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Good Friday Agreement

On May 22nd 1998 the Good Friday Agreement was endorsed by the majority of the people of Ireland. The Agreement is the product of inclusive negotiations involving the parties and the Irish and British governments. It is an all-Ireland Agreement which recognises the failure of partition and commits us to building a society based on equality and justice. Sinn Féin views the Agreement as transitional in nature and supports its full implementation.

For eighteen months the Ulster Unionist Party and the Democratic Unionist Party blocked the formation of the institutions and the implementation of the Good Friday Agreement. In Autumn 1999 Senator George Mitchell was brought in by the British and Irish governments to conduct a Review. On November 15th the Mitchell Review concluded with agreement that the institutions be established and that the decommissioning issue be dealt with by General de Chastelain and the Independent International Commission on decommissioning.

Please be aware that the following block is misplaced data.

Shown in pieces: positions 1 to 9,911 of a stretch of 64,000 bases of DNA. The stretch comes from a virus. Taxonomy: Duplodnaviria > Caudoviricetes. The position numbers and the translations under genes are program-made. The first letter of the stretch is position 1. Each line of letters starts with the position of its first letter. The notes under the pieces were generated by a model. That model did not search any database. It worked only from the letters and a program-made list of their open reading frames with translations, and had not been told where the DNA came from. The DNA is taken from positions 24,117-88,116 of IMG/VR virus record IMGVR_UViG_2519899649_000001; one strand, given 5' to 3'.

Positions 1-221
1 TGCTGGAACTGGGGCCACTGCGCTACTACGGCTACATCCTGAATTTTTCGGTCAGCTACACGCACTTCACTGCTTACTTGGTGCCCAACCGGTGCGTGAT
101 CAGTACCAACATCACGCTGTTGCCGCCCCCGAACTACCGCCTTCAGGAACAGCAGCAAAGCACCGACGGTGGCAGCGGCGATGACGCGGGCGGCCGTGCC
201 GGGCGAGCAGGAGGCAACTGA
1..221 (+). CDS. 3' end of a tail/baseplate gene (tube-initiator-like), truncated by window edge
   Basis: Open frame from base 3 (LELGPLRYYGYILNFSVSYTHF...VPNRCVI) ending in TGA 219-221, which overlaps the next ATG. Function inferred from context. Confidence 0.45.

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On May 22 1998, more than two million people across Ireland voted for the Good Friday Agreement, an international Agreement which was the collective product of inclusive negotiations and a compromise between political opponents. While the Agreement itself does not resolve the causes of conflict, it does, if implemented, set out a political and institutional framework within which many of the causes of conflict can be addressed.

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